Career Stories: Nick Graham, MBA ’15 – Executive Recruiting Lessons Learned

By Nick Graham, MBA ’15

Nick Graham, MBA ’15, recently joined Formlabs as their new CRO. Nick shares some of the lessons he learned during his recruiting process. 

Process Overview

There are a few key stages of any recruiting process:

  • Preparation
  • Networking & Applications
  • Interviewing
  • Evaluating Offers

I’ll share a few lessons learned for each stage.


Key Elements

There are a few things you need to prepare to “take yourself to market”:

  • Your story
  • LinkedIn profile & resume
  • Intro blurbs
  • Key data points
  • References

Your Story

Your story is composed of answers to a few key questions:

  • Who are you professionally?
  • What type of expertise do you have?
  • How did you get there?
  • What type(s) of role are you looking for?
  • Why did you / are you leaving your last role?

Who are you professionally?

This is the beginning of your answer to the standard prompt: Tell me about yourself. It should be a very brief executive summary of what defines you as a professional based on your skills and values. It should be:

  • Communicated in plain English
  • Very short (2-4 sentences)
  • Easily understood

Why? When the person leaves the conversation, they will only remember a very short summary of who you are. If you talk for 5 minutes, they will make up their own answer in their mind.

What type of expertise do you have?

This is the follow-up to the prior prompt. Once they understand your archetype as a candidate, they will want to go deeper so they understand how your expertise matches against the jobs they might consider you for.

In the context of a CRO role, folks usually wanted to know my experience across a few dimensions:

  • Business size: annual revenue
  • Team size: number of FTEs in direct org
  • Company ownership: private – VC, private – PE, public
  • Functions reporting direct: sales, customer success, revenue operations, marketing
  • Customer size: SMB, Enterprise
    • Sales cycle
    • Annual contract value (ACV)
  • Business model: SaaS, marketplace, other
  • Company operating point: revenue growth rate, EBITDA %

How did you get there?

The answer to this question is a version of the normal “walk me through your resume” section of an interview.

I would always err on the side of keeping it too short vs. too long. And I think interviewers get the most value from hearing about the transitions. Why did you move from Company A to B? Why did you change roles? Why did you go back to school?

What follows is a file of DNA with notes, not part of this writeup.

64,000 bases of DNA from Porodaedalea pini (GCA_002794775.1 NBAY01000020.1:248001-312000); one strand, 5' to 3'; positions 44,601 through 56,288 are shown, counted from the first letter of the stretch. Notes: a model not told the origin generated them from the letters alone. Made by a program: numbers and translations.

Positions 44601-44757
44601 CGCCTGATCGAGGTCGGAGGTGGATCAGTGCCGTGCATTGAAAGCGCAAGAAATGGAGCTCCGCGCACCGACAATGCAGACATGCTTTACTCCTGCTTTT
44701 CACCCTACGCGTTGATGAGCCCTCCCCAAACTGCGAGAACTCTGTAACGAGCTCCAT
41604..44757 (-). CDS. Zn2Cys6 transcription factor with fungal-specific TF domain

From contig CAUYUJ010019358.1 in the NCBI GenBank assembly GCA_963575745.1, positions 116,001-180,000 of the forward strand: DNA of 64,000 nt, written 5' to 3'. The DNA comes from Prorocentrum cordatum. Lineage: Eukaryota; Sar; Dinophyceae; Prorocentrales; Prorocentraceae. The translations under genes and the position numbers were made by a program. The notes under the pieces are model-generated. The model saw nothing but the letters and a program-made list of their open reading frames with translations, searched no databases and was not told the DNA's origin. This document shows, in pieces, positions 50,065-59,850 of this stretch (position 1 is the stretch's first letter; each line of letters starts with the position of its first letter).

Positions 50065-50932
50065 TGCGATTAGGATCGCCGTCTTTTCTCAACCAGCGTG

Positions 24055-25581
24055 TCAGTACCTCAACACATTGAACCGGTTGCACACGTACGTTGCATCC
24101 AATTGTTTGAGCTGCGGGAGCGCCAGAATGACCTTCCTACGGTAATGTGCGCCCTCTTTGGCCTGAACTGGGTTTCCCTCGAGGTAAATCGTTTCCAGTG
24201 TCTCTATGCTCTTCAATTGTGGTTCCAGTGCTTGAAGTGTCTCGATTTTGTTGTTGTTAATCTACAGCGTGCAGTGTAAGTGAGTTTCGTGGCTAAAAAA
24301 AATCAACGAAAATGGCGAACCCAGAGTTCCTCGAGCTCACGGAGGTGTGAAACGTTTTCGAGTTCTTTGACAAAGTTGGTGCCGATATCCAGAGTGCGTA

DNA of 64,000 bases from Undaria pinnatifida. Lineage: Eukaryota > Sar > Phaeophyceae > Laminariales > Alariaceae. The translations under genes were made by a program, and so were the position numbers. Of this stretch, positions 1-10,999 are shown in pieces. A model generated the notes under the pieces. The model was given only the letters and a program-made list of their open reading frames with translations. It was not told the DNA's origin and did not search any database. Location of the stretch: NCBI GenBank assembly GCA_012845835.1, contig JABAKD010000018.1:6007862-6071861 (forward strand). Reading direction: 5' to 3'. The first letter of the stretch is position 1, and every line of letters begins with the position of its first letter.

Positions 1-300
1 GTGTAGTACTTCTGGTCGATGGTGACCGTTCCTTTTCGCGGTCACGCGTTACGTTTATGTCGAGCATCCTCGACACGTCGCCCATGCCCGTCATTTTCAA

What type of role are you looking for?

There are a few key elements to consider:

  • Company size (e.g., $100-500M revenue)
  • Role / title (e.g., Director of B2B Marketing)
  • Industry (e.g., tech, consumer products, consulting)
  • Vertical (e.g., healthcare, insurance, retail)
  • Locations you are willing to live (e.g., Boston or New York)
  • Collocation approach (i.e., remote, in-office, hybrid)

Why did you / are you leaving your last role?

My big learning is that your answer to this question should be very short. Most people don’t want to go deep on this topic. They just want some high level context. It’s totally fine to say something like: “I really enjoyed the earlier stages of my current company. We’re much bigger now and the challenges are different. I’m hoping to go back to something more entrepreneurial.”

Make it short, honest, and positive about the future.

LinkedIn Profile & Resume

Updating your LinkedIn and resume is a pain! Sadly, my advice is to suck it up and invest whatever time is required to make them great. If you have to prioritize, invest more time in LinkedIn. Everyone will look at it. And it can be an incredible source of leads as it has become a core tool for recruiters across the spectrum of roles.

Here are a few resources I found useful:

My biggest learning was to optimize your LinkedIn profile for SEO. Recruiters search for candidates using keywords. LinkedIn Guys and Jobscan above will help you identify the keywords that are relevant for your search and will suggest places to layer them into your LinkedIn profile.

Intro Blurbs

If you are targeting executive / leadership roles, you will be doing a ton of networking in your search. Write out a few introduction blurbs that you can quickly copy / paste into emails. You will likely need at least two versions:

  • For People Introducing Me to Others (Networking)
  • For Recruiters

Remember to keep it very short. You only need to pique someone’s interest. If you can’t do that in 3-4 sentences, you either need to re-write them or it likely isn’t a fit.

Key Data Points

When you prepare your resume / LinkedIn profile, you will likely go back through your work over the past few years and will quantify many of your accomplishments. Take an extra step to brainstorm all the likely questions interviewers may ask you about your last 2-3 years and take the time to write down those answers so they are ready to go.

In the context of go-to-market leadership roles, you may need data points such as:

  • Revenue by quarter / year
  • Revenue growth rate by quarter / year
  • Performance vs. quota by quarter / year
  • Size of team over time
  • Revenue and/or account churn over time
  • Monthly / annual employee attrition within your org (if it was large)
  • Employee satisfaction score over time
  • Customer satisfaction score over time


When you reach the offer stage, many companies will ask you for references. You don’t need them until that stage of your process, but it’s easier to ask for them when you are telling people about your search and re-engaging your personal network.